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It’s been a while, right?

September 17, 2013

Actually, it’s been such a long while that I didn’t remember my login or my password for WordPress. Suffice it to say that it has been quite the busy summer around here. The last six weeks have been full of visitors and presents and champagne and parties and moving and puppies and flowers and friends and a whole lot of Seattle sunshine. I got married, I went to Yellowstone, I watched my best friend get married, we got a puppy, we didn’t sleep for three weeks, we drank too much wine and didn’t watch nearly enough Jeopardy. We went on lots of hikes, refinished a dresser, made and ate some amazing food (Hello, Joule! Hello, Spinasse!), and have been assembling a whole lot of furniture. All in all, it’s been a pretty good run. While I’m contemplating changing the name of the blog since, well, I’m not actually IN France anymore, for the time-being it sticks, and in that spirit, here is what I did with my last weekend in Paris.

The sun was out, and so we picnicked. In a park with a pretty decent view.

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The park was also home to this little fellow, so that was fun:

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We had lunch at the Marché des Enfants Rouges, the oldest covered market and maybe my favorite place in Paris. 

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We strolled around the center of town in the sunshine, baking amongst throngs of tourists and waiting in a long long line for ice cream at Berthillon. Note: however long the line for ice cream at Berthillon, it is worth it. So worth it. Then we wandered through the Marais with all the other Sunday shopper and strollers, including a one Jean Dujardin on his way home from a run.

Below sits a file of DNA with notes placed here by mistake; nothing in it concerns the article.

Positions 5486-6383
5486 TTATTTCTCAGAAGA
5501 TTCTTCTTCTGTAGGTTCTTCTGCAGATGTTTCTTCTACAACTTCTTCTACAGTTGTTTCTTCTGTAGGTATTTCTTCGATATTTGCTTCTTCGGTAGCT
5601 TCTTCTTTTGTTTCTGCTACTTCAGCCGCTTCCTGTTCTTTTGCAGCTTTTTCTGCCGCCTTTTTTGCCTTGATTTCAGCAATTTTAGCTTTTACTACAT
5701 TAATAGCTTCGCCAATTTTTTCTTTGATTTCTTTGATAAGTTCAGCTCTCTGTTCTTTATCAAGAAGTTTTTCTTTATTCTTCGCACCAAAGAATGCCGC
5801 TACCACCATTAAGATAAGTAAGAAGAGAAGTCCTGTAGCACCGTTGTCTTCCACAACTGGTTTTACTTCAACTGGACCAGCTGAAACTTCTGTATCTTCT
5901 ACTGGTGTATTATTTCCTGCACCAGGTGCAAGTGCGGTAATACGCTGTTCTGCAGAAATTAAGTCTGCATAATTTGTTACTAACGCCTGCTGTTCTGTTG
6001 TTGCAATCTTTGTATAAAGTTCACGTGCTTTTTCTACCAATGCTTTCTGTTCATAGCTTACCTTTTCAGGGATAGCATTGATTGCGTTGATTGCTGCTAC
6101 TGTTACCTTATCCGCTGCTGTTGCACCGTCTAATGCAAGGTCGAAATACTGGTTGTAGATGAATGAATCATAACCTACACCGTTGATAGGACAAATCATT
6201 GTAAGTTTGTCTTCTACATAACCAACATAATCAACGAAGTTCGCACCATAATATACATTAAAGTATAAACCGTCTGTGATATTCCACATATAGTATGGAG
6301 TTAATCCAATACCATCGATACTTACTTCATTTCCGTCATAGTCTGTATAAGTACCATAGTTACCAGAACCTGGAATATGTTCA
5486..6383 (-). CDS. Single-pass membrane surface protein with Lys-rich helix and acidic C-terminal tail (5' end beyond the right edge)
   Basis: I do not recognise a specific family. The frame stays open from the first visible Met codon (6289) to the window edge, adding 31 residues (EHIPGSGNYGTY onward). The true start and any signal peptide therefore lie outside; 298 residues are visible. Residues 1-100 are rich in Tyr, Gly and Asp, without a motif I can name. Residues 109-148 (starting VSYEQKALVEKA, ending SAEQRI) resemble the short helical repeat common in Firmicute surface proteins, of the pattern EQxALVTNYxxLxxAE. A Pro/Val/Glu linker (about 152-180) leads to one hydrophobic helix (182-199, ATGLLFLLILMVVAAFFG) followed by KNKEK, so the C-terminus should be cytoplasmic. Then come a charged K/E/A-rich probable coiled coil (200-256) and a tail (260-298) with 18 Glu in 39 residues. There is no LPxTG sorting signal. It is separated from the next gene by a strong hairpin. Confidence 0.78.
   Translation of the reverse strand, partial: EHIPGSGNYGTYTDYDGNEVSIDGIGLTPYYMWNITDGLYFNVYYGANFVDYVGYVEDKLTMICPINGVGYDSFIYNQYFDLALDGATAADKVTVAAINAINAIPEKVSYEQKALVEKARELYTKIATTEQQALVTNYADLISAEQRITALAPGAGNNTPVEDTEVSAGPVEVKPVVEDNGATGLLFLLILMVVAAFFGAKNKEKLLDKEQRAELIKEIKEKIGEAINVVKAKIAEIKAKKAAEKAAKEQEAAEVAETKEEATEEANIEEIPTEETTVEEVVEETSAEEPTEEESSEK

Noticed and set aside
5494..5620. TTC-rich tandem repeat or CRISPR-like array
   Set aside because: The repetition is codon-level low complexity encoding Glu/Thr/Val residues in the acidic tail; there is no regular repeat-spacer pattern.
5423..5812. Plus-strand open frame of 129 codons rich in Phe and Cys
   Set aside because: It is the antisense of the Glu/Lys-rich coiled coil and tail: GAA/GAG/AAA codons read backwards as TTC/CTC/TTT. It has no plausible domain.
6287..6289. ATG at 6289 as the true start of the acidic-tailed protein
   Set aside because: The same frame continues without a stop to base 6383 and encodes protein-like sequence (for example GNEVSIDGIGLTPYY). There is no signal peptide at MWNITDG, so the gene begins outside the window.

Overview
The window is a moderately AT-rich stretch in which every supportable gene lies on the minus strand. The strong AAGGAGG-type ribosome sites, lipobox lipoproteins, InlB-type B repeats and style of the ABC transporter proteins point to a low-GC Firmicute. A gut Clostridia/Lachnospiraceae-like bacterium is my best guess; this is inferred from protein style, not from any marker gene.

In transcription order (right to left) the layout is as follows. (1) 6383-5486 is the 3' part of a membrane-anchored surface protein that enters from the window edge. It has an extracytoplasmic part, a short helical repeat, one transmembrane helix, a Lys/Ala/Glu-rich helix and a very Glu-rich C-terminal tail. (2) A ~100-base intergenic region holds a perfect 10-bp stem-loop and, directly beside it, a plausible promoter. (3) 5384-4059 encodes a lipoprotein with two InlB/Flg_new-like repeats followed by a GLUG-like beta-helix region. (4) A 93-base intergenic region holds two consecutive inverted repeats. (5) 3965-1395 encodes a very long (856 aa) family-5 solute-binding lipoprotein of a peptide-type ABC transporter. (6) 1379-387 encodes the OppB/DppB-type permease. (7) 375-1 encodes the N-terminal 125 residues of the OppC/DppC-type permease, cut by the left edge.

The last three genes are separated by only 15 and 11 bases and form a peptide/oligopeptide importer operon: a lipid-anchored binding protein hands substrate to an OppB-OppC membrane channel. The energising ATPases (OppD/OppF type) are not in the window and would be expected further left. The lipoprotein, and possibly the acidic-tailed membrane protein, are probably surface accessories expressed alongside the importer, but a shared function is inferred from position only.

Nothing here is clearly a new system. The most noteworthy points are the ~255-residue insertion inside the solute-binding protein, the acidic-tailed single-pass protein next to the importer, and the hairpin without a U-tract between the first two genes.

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And we ended the day at a little table next to an open window at Glou, a bottle of wine in a bucket of ice and a table full of amazing food in front of us, and it felt just right to say “au revoir” to Paris on that sweet and sunny note.

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“There is never any ending to Paris and the memory of each person who has lived in it differs from that of any other. We always returned to it no matter who we were or how it was changed or with what difficulties, or ease, it could be reached. Paris was always worth it and you received return for whatever you brought to it. But this is how Paris was in the early days when we were very poor and very happy.” -Ernest Hemingway